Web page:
Written by Associate Commissioner Aysha E. Schomburg
One of the best ways that we can support children and families is to care for them in our daily lives, in our communities. I’m sure many of us can remember seeing stories in the press about a child who had been repeatedly abused or maltreated and wondered, “Didn’t anyone know?” or “Why didn’t anyone help?” When we ask those questions, we are asking not necessarily as child welfare professionals; rather, we ask because we are concerned citizens who value the lives of children.
In New York, where I grew up, the characteristic of a good neighbor was one who minded their own business. In the communities where I lived, neighbors who minded their own business were ideal. We might say, “Good morning” or “Goodnight.” Any more conversation than that, or any attempt to find out what was going on in your neighbor’s life, was deemed being nosy. We can turn that idea around.
A few years ago, I suddenly became the temporary guardian of my 2-year-old grandnephew. Literally overnight I had to figure out how to incorporate a toddler into my life. I remember having to choose a day care. It had to be nearby, it had to be very safe, and it had to be an environment where he would thrive. At one day care visit, I found myself sitting quietly in an office with another parent while I waited for a meeting with the director. That parent, a mom of a child who was already enrolled, suddenly started talking to me. She offered her unsolicited opinion about the day care. She had great things to say. As it turns out, she was right! And I was so glad that she didn’t mind her own business.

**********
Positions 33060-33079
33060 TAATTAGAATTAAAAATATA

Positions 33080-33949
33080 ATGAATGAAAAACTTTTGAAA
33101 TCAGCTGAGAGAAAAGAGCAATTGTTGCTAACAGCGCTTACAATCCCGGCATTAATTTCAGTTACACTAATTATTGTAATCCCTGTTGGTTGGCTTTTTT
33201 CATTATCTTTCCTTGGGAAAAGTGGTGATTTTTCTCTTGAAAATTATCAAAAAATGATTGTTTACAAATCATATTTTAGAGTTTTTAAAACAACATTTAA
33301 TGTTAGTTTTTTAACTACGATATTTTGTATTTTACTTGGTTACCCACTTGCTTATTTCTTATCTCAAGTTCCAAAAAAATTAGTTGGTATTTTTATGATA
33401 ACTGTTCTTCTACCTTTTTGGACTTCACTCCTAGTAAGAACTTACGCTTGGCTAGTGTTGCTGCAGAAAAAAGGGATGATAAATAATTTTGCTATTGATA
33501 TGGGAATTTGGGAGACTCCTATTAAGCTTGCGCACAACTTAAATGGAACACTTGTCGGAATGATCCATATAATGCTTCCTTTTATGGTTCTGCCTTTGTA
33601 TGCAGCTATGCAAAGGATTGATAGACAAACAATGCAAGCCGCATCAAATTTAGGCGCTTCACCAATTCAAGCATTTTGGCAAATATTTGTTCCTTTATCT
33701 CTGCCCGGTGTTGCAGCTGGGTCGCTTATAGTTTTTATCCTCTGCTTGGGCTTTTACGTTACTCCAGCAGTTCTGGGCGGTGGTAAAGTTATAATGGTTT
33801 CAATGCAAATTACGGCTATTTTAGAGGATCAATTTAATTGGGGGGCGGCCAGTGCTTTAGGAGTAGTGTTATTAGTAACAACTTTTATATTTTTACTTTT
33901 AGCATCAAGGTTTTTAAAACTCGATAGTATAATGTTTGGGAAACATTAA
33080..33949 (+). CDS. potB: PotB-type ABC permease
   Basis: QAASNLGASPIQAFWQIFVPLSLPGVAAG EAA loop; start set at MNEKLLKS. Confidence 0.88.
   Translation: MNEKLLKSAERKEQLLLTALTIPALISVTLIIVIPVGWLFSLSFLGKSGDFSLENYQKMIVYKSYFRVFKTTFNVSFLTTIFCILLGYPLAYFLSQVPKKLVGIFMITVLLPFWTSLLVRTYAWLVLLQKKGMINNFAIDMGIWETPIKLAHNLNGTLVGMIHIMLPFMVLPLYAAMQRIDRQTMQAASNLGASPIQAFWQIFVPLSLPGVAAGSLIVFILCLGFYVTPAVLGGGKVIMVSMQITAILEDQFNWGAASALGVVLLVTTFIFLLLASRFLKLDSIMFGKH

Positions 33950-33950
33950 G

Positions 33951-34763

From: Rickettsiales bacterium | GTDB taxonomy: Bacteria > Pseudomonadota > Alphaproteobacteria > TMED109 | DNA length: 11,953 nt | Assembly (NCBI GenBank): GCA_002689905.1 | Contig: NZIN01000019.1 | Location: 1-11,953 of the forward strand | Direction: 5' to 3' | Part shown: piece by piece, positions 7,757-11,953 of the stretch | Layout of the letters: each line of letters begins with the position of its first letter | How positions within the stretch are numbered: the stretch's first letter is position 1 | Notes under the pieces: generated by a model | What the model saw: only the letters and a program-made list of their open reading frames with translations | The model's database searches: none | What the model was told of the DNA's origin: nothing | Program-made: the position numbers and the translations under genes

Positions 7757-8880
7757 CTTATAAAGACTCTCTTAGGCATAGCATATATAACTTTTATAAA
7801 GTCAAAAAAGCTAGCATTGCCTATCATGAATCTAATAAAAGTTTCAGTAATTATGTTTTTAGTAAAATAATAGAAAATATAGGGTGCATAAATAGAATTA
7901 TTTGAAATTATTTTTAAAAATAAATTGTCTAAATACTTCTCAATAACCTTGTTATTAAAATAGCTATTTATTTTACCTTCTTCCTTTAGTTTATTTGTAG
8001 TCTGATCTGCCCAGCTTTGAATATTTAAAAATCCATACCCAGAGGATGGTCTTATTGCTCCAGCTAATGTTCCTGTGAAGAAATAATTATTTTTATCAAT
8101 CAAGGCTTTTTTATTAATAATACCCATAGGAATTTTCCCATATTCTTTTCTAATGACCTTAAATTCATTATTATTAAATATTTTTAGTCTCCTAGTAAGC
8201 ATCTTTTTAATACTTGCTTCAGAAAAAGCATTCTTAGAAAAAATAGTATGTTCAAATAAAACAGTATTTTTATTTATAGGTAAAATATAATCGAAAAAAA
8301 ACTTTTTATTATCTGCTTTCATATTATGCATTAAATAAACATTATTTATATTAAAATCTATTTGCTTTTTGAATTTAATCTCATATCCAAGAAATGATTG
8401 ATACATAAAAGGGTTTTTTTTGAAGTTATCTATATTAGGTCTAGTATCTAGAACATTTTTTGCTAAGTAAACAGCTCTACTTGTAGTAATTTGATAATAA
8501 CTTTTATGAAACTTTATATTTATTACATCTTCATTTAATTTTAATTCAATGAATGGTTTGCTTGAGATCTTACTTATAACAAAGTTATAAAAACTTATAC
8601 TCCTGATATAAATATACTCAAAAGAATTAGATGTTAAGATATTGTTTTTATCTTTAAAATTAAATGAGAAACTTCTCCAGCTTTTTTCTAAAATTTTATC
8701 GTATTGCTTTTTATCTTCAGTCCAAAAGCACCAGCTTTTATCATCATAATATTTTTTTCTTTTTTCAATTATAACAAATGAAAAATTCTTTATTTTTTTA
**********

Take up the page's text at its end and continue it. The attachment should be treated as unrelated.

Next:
This article was shared in the Children’s Bureau Express – July/August 2021.